If it smells earthy, buy that cheese and eat it within a few days - it's a point or at its peak.

    -If the cheese at any point in its life takes on a strong aroma of ammonia, throw the cheese away. Don't bother trying to trim it or anything. It's spent.

    -As with all cheeses, let soft-ripened cheeses get to room temperature before serving. That'll usually take at least a half-hour.

    I hope my answers have given you some peace of mind. Nobody should experience any anxiety over cheese!

  •  

    What's Related

    Story Options
  • Printable Story Format

  • Cheese Chat! - Do You Mind The Rind? | 6 comments | Create New Account
    The following comments are owned by whomever posted them. This site is not responsible for what they may say.
    Cheese Chat! - Do You Mind The Rind?
    Authored by: Jeezum Crow on Friday, February 29 2008 @ 10:27 PM GMT+4
    If the rind on Brie is produced by Penicillium candidum should I warn any potential guests who may be allergic to penicillin?
    Cheese Chat! - Do You Mind The Rind?
    Authored by: Wendy M. Levy on Friday, February 29 2008 @ 11:03 PM GMT+4
    Rats! THAT'S the other thing I was going to mention in the article.
    I'm no doctor, so those very allergic to anything should talk to a doctor or allergist.
    My dad is really allergic to penicillin, but he LOVES blue cheese, and most blues are made blue by the addition of penicillium roquefortii and other similar strains of penicillin. Apparently he's never had a reaction or he would stop eating it.
    I went to the handy Internet to find more, and I found this article, which makes a lot of sense to me and gives good advice. http://www.allergynursing.com/questions2/cheese.html

    Thanks for asking such a good question. Readers of iBrattleboro continue to thrill me with their good questions and good comments. You're a smart bunch!

    ---
    Tune in to 107.7 fm WVEW every Thursday from 6-8pm to hear The Most Boring Radio Program Ever

    Cheese Chat! - Do You Mind The Rind?
    Authored by: annikee on Friday, February 29 2008 @ 11:23 PM GMT+4
    I'm also allergic to pennicillin, but have never had a problem with cheeeeeeese pennicillins.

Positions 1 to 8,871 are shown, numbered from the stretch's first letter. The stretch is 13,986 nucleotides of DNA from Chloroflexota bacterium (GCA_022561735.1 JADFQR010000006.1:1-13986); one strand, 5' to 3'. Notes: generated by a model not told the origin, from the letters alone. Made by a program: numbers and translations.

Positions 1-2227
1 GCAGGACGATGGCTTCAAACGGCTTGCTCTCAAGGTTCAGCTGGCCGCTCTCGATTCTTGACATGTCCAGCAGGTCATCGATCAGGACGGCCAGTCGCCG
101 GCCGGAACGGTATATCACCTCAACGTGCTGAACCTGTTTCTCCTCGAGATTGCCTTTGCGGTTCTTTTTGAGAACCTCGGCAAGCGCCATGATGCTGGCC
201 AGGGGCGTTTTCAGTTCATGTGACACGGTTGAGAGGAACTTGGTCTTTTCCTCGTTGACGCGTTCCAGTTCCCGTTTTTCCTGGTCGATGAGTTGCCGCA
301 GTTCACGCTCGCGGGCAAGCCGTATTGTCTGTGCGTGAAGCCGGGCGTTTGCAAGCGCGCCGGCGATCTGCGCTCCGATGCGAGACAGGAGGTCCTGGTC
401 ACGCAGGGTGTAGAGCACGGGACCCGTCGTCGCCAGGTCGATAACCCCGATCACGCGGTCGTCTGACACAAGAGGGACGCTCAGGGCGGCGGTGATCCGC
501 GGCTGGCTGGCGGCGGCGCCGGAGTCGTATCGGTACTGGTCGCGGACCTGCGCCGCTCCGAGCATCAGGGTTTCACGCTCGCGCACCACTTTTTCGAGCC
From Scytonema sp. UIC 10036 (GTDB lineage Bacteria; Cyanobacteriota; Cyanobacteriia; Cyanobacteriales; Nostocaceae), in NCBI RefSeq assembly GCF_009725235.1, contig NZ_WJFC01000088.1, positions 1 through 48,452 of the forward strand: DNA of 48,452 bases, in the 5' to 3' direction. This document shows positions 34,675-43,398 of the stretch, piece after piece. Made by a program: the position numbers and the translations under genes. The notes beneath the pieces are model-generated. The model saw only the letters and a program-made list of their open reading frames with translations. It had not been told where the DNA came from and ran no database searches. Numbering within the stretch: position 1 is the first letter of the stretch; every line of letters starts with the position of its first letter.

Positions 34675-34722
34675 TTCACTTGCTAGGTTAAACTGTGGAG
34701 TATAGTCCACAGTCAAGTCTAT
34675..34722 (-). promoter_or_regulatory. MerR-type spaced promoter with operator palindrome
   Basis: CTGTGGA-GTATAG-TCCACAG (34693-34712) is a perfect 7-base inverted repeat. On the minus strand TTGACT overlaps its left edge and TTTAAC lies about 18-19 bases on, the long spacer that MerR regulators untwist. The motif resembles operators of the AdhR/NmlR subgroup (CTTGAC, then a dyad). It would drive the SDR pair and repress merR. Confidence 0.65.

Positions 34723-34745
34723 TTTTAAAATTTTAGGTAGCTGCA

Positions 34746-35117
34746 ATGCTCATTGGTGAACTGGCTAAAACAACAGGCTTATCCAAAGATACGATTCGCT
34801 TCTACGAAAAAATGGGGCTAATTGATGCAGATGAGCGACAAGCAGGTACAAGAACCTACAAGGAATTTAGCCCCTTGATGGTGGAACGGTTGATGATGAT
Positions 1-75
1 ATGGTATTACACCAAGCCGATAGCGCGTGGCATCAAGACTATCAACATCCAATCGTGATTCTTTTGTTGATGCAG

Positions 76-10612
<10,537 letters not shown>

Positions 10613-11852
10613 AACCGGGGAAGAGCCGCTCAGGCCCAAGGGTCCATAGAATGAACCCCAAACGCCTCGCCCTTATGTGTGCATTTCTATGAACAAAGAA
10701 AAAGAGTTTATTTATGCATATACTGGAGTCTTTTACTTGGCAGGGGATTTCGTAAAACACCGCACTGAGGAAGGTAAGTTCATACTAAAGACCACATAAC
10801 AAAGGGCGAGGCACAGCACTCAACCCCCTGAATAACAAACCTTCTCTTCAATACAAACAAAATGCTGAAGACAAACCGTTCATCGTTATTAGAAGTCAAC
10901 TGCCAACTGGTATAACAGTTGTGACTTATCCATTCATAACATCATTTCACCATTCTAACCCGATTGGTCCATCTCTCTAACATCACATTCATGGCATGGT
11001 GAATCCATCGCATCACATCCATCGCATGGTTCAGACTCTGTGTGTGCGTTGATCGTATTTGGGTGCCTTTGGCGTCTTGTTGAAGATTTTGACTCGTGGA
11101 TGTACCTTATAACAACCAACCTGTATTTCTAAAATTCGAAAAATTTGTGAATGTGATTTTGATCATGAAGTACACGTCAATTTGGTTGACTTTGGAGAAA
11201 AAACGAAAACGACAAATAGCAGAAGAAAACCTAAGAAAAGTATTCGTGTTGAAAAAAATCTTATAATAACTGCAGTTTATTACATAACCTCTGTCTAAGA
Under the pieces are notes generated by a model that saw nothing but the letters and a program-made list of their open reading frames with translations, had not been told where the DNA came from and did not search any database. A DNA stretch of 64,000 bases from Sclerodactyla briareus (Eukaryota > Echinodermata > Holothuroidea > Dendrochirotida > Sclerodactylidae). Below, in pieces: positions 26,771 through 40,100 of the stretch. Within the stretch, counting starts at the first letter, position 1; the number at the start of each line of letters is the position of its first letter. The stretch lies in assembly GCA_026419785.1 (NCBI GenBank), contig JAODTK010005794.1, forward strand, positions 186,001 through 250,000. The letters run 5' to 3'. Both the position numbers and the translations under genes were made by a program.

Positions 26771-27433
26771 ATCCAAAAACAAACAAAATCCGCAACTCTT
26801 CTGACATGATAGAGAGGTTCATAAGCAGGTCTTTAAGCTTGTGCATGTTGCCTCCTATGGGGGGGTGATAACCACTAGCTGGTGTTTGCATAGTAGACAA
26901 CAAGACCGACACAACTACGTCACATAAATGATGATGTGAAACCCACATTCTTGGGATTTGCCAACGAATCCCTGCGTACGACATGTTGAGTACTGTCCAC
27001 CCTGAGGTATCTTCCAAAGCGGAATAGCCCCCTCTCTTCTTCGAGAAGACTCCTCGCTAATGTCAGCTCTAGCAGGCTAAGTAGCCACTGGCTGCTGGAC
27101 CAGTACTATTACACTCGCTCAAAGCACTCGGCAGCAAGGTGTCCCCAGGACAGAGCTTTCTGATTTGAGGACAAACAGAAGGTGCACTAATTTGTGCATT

The edge of rinds are too bitter to my buds, but a bit of it with the paste is a nice taste contrast.

    I'd like to add that my favorite sandwich in the world is warm brie and roast beef on a light crusty kaiser roll. Yummy yum.

    ---
    "Kindness and love being the core of human interaction rather than power and material gain is at the heart of everything worth struggling for"-SK-B
    Cheese Chat! - Do You Mind The Rind?
    Authored by: Wendy M. Levy on Saturday, March 01 2008 @ 04:19 PM GMT+4
    Yup, I agree. The rinds of many cheeses, especially the soft-ripened ones, are too bitter for me, too.

    We sure have sensitive palates, Annikee! Must be why we are food mavens.

    ---
    Tune in to 107.7 fm WVEW every Thursday from 6-8pm to hear The Most Boring Radio Program Ever
    Cheese Chat! - Do You Mind The Rind?
    Authored by: JoanneN on Friday, February 29 2008 @ 11:47 PM GMT+4
    I am allerigc to pennicillin but I always eat the rind on my brie. I judt bought several cheese tonight including a brie, and a french goat cheese.

    ---
    People who fight fire with fire usually end up
    with ashes.
    ~Abigail Van Buren

    To love a person is to learn the song that is in
    their heart and to
    si
    Cheese Chat! - Do You Mind The Rind?
    Authored by: Chef on Saturday, March 01 2008 @ 06:08 AM GMT+4
    Personal, I'm a rind eater. I'm glad you mentioned the F-word when it
    comes to cheese. Freeze, or not to freeze? I've held several jobs where
    cheese would be frozen. I have always been under the impression one
    should never freeze cheese. It throws the texture off. There are issues
    when you try to melt the cheese after it's been frozen, it's almost
    plastic-like.